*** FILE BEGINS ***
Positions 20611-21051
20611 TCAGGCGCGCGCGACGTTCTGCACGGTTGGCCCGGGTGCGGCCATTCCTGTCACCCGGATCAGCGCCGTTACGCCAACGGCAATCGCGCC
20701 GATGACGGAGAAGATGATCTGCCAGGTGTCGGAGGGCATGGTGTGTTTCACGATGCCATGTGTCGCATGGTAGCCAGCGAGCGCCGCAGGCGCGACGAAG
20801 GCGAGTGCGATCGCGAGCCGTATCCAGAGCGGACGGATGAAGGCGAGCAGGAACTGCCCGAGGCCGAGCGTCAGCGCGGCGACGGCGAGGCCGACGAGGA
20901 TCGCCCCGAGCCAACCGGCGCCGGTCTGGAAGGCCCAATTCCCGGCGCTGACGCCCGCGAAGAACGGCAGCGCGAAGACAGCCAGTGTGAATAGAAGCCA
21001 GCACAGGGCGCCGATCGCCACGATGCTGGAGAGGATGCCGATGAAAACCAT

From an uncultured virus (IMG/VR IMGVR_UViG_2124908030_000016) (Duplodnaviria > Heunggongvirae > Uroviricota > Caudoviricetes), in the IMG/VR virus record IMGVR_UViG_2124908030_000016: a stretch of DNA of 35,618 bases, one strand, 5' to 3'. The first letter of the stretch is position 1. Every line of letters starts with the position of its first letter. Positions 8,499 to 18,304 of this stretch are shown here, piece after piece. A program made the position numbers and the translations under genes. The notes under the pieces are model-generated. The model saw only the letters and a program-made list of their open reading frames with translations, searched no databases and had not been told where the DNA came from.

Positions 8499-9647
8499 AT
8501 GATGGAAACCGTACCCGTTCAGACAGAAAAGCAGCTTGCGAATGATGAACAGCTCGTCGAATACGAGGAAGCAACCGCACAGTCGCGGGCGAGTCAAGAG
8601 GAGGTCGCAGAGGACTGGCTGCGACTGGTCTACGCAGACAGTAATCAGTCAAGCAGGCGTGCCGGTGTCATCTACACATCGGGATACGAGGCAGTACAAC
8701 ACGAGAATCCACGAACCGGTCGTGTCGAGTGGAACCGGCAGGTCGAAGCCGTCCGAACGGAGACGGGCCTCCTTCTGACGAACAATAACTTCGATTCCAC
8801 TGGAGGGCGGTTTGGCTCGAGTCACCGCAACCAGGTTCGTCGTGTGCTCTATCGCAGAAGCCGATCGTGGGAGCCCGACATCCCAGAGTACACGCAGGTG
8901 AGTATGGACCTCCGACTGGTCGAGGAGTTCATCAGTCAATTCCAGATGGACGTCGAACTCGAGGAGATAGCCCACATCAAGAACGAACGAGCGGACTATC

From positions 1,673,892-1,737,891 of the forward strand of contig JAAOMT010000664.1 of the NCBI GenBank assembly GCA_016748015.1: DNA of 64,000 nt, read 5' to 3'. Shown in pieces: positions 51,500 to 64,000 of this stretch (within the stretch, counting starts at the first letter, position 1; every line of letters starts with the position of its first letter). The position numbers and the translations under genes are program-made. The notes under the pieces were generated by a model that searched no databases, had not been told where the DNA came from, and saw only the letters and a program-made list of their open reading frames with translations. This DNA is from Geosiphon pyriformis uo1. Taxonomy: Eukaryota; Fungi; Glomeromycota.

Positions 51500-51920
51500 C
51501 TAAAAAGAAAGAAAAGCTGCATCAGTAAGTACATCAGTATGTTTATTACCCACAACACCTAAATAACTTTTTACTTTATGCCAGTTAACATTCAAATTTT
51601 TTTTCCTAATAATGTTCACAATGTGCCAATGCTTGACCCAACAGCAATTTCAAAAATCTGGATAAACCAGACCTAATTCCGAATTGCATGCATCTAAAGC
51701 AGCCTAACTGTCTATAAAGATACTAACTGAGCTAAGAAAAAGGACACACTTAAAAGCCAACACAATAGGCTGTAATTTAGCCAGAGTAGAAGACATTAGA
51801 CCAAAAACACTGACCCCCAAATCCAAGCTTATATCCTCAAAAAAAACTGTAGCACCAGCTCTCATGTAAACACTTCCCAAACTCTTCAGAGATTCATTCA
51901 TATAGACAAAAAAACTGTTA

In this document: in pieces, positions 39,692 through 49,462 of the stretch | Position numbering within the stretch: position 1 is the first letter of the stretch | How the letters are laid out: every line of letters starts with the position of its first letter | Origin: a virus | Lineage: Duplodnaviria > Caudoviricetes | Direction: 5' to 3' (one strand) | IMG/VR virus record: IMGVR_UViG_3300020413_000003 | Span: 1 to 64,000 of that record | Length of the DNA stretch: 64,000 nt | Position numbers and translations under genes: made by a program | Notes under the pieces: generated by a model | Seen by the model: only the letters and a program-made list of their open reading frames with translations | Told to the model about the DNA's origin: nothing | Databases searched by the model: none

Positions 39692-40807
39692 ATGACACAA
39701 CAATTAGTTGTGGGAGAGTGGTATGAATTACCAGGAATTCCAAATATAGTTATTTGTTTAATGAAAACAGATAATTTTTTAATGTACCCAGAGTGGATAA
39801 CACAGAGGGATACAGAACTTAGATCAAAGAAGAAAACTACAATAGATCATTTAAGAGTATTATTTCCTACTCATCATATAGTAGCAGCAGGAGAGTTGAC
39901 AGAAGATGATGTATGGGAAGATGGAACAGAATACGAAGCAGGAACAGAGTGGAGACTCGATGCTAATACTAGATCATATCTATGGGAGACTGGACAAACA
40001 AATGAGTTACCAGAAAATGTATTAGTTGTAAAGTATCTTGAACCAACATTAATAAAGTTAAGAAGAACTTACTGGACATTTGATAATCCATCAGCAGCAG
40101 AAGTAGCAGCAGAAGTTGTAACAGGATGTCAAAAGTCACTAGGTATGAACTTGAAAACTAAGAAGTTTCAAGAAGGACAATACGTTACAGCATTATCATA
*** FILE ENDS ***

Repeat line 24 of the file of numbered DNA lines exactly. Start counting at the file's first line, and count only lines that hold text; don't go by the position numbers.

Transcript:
Positions 39692-40807